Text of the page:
You do wonder what it will take for Republican supporters to no longer stand behind Donald Trump.
All of the US President’s misdemeanours up until this point pale into insignificance when compared with his actual advice to the American people of injecting themselves with bleach to ward off Covid-19.
Trump claimed afterwards that he was simply being sarcastic – here’s the transcript of his actual wording:
“And then I see the disinfectant, where it knocks it out in a minute. One minute. And is there a way we can do something like that, by injection inside or almost a cleaning? Because you see it gets in the lungs, and it does a tremendous number on the lungs. So it would be interesting to check that. So you’re going to have to use medical doctors with – but it sounds interesting to me.”
Does that sound sarcastic to you?
Reporter: Could you clarify your comments on injections of disinfectants?
Trump: I was asking the question sarcastically to reporters like you just to see what would happen…
Reporter: But you were asking your medical experts to look into it pic.twitter.com/T0hzizjgpN
— Acyn Torabi (@Acyn) April 24, 2020
Most troublingly, and you do wonder how these people have survived in life until this point, in New York it was reported that there was a spike in the incidences of locals ingesting cleaning products. No, I haven’t made that up.
As if one potentially fatal piece of medical advice wasn’t enough for the President, he then went on to suggest that Americans should bathe themselves in UV light to help kill off the virus’ cell production – again, that is hopelessly dangerous and should be avoided at all costs.
“I’m not a doctor. But I’m, like, a person that has a good you-know-what,” the most powerful man on the planet continued, pointing to his temple.
All of which you might think would make Trump vulnerable ahead of the next Presidential election, which is scheduled to take place in November.
But, according to the latest odds from the Betfair Exchange, nothing could be further from the truth….
The charts on the Exchange are interesting, because other than a blip over a year ago Trump has not traded at longer than 2.50 since.
Indeed, when the US Stock Exchange reached all-time highs in February, his odds shortened as far as 1.50.
Even during this coronavirus outbreak, and even for his dumbfounding ‘advice’, he remains the favourite in the market at around the 2.10 mark.
And that price isn’t merely circumstantial, either. Joe Biden has all but been sworn in as the Democrat candidate, and yet his odds have only ricocheted between 2.32 and 2.40 thus far.
Trying to understand why even the most hardened of Republican’s haven’t denounced Trump as yet is difficult to process, although perhaps the tide is starting to turn somewhat. The data agency FiveThirtyEight have been running their own popularity index for the President throughout his time in office, and right now he is at 43.4% approval and 50.7% disapproval, with the remaining 5.9% – almost unbelievably – having no opinion on Trump whatsoever.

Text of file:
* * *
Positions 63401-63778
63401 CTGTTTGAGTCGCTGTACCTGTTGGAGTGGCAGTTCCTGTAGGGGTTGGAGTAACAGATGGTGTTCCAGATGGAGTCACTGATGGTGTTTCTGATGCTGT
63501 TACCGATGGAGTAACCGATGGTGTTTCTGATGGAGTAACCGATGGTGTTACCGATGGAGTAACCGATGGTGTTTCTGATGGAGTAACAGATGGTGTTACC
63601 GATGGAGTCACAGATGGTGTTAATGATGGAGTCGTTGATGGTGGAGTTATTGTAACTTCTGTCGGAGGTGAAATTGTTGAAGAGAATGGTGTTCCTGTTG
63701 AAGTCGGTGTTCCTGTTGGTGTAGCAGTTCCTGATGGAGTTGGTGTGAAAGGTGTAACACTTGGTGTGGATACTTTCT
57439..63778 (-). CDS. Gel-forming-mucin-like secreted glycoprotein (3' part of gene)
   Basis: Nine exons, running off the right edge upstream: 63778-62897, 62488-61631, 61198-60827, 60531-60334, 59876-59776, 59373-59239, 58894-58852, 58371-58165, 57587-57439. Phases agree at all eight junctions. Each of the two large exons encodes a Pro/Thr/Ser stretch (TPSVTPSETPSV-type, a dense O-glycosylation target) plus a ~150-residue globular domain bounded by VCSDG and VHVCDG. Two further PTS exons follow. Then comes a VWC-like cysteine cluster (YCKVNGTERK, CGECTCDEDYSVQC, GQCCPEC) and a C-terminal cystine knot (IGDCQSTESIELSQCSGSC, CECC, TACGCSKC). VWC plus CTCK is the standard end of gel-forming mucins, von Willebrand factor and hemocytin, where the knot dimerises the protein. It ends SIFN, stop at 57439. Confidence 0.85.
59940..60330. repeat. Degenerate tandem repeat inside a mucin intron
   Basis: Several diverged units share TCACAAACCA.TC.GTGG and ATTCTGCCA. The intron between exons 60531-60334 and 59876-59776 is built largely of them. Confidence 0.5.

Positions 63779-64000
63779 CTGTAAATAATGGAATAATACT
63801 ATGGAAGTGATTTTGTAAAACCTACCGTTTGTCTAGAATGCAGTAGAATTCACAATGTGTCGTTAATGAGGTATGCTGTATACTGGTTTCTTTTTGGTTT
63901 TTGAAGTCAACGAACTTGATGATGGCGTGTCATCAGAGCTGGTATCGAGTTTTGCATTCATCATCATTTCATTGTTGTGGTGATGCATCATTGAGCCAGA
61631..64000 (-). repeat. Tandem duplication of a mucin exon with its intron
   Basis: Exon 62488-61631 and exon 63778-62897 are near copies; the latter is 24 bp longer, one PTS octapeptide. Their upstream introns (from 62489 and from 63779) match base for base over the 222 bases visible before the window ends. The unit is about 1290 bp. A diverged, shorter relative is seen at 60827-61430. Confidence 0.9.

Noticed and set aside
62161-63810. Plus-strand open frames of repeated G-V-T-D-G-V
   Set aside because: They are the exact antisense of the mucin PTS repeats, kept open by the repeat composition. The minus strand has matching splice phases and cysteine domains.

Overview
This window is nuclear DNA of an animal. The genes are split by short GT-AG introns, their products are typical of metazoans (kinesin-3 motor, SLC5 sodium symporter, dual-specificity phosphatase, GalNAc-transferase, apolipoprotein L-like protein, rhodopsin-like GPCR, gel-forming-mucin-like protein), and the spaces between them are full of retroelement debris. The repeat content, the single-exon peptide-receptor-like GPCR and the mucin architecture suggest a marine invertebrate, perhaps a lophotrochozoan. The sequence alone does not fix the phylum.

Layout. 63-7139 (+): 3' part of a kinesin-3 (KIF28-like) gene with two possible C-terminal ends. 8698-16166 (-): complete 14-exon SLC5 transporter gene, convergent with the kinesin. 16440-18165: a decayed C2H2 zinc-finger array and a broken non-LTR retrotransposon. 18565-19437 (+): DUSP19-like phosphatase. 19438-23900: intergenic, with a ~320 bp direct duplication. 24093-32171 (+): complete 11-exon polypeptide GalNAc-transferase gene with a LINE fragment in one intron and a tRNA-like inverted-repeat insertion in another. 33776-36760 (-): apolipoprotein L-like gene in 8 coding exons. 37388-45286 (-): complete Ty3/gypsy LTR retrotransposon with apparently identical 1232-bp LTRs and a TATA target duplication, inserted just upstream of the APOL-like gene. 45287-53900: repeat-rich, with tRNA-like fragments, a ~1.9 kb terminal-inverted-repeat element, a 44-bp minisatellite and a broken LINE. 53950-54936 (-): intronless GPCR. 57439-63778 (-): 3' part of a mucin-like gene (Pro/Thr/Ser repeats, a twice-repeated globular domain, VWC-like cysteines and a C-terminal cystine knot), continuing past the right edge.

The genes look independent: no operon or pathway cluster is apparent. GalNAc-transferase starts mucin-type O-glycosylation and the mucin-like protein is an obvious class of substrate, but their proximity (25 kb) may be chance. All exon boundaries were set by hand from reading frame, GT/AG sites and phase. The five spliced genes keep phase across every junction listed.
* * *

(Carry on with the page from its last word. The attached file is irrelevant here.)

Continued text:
According to a Reuters/Ipsos poll on April 10, Trump’s approval rating was 40% – roughly the same as it has been throughout his first term in the White House.
At the moment, you sense he could do or say pretty much anything and still be likely to triumph come November.
Boris Bounds On Amid the Turmoil
You nearly die of a previously unseen virus and then witness the birth of your sixth child – it’s been quite a few months for Boris Johnson.
When the dust has settled on the pandemic, there will of course be a full and frank post mortem into how the UK handled Covid-19, and where improvements could have been made.
It is difficult to be too hard on those in charge – there has never been anything like this in decades if not centuries, and so queries about preparedness and hot potatoes like that are simply after-timing at its best.
Indeed, it seems as if – like Trump – public support for Boris as Prime Minister will remain largely intact, and with the bookies offering such a market he is odds-on to reign in 10 Downing Street until 2024 or later.
Usually in times of political crisis there is a scapegoat or a figure that is thrown under the bus. And, in 2020, you can surely expect this year’s model to be Matt Hancock, the Secretary of State for Healthcare.
All eyes are on him, and unfortunately he continues to fail in his own set targets – testing 100,000 people a day has still to be achieved weeks down the line.
It’s harsh, but the British public will need somebody to blame when all of this over – expect Hancock to be clearing his desk before the year is out.